The Securities and Exchange Commission conceded earlier this year that the provision wasn't working as intended. In May, it said it would rework the rule so that companies - and their auditors - aren't engaging in "overly conservative" audits and are instead focused on areas that present a risk to the company and its investors. The agency also said it hoped to tailor the rule to companies of all sizes, so that small businesses, in particular, weren't overburdened.
The SEC says it will unveil its changes next month. The agency, along with the Public Company Accounting Oversight Board, the auditing industry's overseer, said it will propose a revision to the auditing standard known as AS2 that auditors follow when testing management's assessment of company controls.
SEC Chairman Christopher Cox wrote to the oversight board this week, urging it to include in its changes some of the recommendations made by the SEC's small-business advisory group, including one that the auditing rule be adapted to companies based on their size. In his Nov. 6 letter, Mr. Cox said the SEC agreed that the standard needed to be focused on matters that are material, or relevant, to a company's financial results.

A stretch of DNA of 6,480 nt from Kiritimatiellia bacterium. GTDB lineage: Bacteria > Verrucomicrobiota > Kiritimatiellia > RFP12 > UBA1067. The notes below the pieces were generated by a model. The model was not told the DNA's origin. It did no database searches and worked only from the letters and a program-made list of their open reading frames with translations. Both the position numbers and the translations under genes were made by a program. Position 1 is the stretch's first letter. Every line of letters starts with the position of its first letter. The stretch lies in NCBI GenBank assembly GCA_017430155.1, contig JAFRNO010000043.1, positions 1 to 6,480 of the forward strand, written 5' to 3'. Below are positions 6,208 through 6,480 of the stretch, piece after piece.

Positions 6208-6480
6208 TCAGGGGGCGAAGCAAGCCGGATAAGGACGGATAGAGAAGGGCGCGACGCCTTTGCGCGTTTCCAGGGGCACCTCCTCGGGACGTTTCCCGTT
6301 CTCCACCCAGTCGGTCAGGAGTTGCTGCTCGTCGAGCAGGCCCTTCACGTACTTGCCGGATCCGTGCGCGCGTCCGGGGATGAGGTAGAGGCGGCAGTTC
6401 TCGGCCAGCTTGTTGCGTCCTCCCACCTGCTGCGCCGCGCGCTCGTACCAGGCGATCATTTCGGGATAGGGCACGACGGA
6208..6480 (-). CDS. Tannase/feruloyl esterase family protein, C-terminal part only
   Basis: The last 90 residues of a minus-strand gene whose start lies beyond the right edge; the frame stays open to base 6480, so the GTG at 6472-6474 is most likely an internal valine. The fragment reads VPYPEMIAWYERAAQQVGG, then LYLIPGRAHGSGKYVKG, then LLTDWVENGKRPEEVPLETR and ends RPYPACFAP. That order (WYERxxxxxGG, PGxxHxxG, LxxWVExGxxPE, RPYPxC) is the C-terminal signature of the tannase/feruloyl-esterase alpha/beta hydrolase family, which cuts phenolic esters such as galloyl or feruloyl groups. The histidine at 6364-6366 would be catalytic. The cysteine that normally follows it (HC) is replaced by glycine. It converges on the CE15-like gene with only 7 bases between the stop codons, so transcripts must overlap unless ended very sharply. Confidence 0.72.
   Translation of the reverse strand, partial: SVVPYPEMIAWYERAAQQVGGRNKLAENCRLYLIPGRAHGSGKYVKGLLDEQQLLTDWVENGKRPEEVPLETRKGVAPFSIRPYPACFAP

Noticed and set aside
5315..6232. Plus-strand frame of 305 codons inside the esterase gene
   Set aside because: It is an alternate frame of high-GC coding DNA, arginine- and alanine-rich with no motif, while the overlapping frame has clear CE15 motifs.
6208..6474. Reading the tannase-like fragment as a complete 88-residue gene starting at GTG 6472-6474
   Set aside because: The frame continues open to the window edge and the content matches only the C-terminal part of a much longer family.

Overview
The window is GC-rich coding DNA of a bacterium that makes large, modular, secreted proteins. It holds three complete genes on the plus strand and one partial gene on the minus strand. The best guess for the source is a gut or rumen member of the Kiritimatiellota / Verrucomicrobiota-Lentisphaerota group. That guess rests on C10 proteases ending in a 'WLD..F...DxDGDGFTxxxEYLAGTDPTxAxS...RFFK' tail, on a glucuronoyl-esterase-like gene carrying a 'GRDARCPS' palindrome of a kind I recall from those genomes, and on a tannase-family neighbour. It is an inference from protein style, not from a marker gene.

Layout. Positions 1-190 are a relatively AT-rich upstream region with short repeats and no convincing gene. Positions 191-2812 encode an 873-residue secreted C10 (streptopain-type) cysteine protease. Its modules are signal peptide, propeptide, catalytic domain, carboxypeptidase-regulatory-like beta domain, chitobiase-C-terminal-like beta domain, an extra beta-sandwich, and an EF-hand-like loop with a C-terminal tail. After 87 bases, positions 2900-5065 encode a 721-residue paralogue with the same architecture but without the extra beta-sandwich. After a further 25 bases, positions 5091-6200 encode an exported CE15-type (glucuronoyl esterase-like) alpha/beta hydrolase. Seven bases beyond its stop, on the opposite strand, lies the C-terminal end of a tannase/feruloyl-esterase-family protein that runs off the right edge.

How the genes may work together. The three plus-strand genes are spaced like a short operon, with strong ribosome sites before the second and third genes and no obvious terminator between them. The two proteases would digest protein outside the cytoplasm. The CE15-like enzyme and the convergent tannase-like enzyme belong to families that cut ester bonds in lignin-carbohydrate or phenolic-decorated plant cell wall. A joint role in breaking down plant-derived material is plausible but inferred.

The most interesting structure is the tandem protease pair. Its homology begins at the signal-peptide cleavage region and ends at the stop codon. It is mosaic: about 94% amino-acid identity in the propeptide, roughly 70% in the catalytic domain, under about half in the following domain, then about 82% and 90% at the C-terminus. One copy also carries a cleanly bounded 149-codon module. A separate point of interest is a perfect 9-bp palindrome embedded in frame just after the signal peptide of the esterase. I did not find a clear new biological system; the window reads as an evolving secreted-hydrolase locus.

It isn't clear how far the SEC might be willing to go in making it easier and less costly for businesses to comply with Section 404. And some observers are skeptical that the problems can be fixed.
"This may be a bell that can't be un-rung," says Joe Grundfest, a former SEC commissioner and co-director of the Rock Center for Corporate Governance at Stanford University. "The audit firms have already incorporated a lot of the inefficient 404 process into their integrated audits, and once audit firms have processes in place, it's very hard to persuade them to back off and ease up on those processes."
Much of the business community continues to support Sarbanes-Oxley's overall goal of improving corporate governance. But many complain that portions of the law, such as Section 404, and the broader regulatory climate are beginning to put U.S. companies at a competitive disadvantage. Two private-sector commissions have been set up to recommend regulatory changes.
President Bush, Vice President Dick Cheney and Treasury Secretary Henry Paulson have all backed an effort to rework the rules, suggesting the pendulum has swung too far. Even Rep. Barney Frank of Massachusetts, the Democrat who will be chairman of the House Financial Services Committee in the new Congress, has said some regulations are too burdensome.
David Chavern, chief of staff at the U.S. Chamber of Commerce, said that "right after the Enron scandals, there was a view among business that they just have to keep their mouth shut even if they saw problems. I think we were able to move out of that and talk about the problems without being apologists for the bad guys."
The SEC's Mr. Cox has opposed pressure from some business groups to rewrite other parts of Sarbanes-Oxley. He said recently that while it's always important to look at legislation, "because Sarbanes-Oxley is of such recent vintage, there is less reason to think that is necessary."